After all, if we changed the system, few would need so much grit, now critical for poor kids to sustain the long K-16 hike of grading and ranking required. The grit students already have would be better appreciated, and other social skills would be allowed to flourish within a different structure, a structure that better supported children's health and well being and their family relationships. How many kids need a grit score more than they need nutritious food (not what most cafeterias offer it) and exercise.
It isn't that we shouldn't do research, far from it, families, educators and society benefit from this knowledge. And it isn't that within medical situations, specific techniques should not be used. What I am saying is that research supporting specific implementations of social control of children to conform to our mass education system, like a character score, should raise alarms in any citizen who values democracy and has even a rudimentary knowledge of history.
Support Families Directly
It is also not in the interest of the nation-state to maintain institutions of social control instead of investing in a democratic and civil society. Already, the prison-industrial complex has grown to astounding proportions. The educational-industrial complex is on a similar path. We have problems that cannot and should not be solved by the educational-industrial complex and its many employees. Poverty should not be used to create educational programs to replace families and we should be exceedingly careful how we help kids apart from families.
Healthy cities, states and nations need families and stable social relationships at the grassroots level to ensure economic strength and human happiness. It doesn't require any specific ideology of the family to see that low-level social stability is important to a society as a whole and large institutional socialization programs are a danger. The challenge for the US is rather to strengthen family support, from sick leave to healthcare to wage support. Perhaps a basic income or funding for carework. Recognition of the value of investing in families is an essential first step.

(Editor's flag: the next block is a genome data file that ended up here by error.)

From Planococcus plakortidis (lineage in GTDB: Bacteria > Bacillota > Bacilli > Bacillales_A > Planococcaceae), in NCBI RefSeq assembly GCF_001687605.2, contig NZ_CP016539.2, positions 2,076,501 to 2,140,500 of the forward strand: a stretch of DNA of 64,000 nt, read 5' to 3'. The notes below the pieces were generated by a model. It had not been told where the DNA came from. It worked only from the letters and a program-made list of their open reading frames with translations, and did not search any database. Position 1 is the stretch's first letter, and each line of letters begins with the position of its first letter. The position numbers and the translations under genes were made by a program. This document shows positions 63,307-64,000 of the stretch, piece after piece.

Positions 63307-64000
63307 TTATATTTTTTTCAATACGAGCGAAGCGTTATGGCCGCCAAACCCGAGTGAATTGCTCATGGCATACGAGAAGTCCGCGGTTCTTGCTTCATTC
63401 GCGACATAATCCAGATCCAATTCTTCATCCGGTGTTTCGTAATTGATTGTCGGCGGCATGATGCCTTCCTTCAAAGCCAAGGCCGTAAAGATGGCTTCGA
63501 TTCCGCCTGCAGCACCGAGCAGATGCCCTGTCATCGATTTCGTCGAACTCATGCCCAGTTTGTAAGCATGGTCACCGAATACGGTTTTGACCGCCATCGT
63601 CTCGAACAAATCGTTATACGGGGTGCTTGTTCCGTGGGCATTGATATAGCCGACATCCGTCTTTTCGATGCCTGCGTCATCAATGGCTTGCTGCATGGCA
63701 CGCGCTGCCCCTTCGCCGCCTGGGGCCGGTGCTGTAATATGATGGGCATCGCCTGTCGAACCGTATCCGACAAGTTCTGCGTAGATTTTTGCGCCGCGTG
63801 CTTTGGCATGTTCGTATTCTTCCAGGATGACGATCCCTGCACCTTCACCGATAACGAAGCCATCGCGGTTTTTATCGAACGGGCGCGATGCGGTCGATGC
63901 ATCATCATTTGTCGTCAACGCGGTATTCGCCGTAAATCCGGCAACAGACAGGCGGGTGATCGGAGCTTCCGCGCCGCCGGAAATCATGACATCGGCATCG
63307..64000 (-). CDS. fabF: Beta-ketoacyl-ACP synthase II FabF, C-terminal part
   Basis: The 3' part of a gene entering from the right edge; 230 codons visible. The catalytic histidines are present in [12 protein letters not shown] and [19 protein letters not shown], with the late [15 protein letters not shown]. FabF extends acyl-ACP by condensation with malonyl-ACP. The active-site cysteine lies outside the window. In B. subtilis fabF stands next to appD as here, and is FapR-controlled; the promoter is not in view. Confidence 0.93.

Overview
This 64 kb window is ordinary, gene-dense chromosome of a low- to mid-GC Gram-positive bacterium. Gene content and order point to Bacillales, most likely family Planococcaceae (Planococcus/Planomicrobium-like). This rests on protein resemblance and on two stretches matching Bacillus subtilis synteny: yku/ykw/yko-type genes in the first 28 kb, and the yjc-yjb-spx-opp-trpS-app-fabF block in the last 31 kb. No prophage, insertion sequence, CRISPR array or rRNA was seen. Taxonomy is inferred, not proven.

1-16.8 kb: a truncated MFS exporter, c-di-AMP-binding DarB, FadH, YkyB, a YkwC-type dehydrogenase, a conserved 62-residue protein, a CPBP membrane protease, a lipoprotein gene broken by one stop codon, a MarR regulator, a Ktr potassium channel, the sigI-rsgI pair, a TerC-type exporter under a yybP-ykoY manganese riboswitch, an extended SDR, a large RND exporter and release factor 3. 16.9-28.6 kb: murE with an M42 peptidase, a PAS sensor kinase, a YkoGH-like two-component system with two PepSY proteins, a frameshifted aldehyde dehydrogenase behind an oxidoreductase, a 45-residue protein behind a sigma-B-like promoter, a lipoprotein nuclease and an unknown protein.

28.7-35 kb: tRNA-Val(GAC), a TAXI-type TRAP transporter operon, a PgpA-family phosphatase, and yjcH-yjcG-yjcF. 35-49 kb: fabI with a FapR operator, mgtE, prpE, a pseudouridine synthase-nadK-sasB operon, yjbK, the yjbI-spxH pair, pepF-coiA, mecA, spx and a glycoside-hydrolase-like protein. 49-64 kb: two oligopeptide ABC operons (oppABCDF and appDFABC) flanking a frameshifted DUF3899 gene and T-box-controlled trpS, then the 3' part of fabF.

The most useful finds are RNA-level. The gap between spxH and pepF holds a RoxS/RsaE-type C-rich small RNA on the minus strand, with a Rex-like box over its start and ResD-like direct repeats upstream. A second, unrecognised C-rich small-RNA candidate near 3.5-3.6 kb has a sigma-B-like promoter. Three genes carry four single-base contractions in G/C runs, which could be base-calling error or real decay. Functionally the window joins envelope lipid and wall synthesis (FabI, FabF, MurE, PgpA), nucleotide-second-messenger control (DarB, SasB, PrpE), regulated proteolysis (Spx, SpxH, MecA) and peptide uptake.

Within schools, we need to begin deep changes in the school to family relationship. The factory model wants to make sure every child studies the same thing and the degree means this task was accomplished. A learning services model would allow schools to move away from a production-line mentality and toward better support of the actual children in their communities. Families that could pick and choose classes and services could strengthen themselves and their communities. Homeschooling already works this way. Families would be able, if informed and supported, to make better choices among possible paths, paths that are changing and various. Unlike, a hundred years ago, jobs are now deeply tied to schooling and few families are unaware of this fact. (The state replicates child protection services by using schools to ostensibly monitor families but to move to a learning services model, CPS will need deep change, since it too does not work with families but maintains a policing attitude with no transparency.)
Grit-building things kids could do include these five well-documented things. And why can't schools provide parents and communities more access? If I want to setup a music lesson coop for families with slim resources, I can't ask for space from my local school. Schools don't offer extracurricular program space and coordination: why aren't schools bringing in martial arts and sewing and other afterschool classes?
We should not be investing time and energy in having schools take over character training and make it a three-digit score: we need policies that enable families to thrive, schools that are more responsive to the needs of the people they serve, not by becoming the family or fixing families but by including families.
As the saying goes, if state socialization by the national security state, grading and generating a character score for your child doesn't scare you, you aren't paying attention.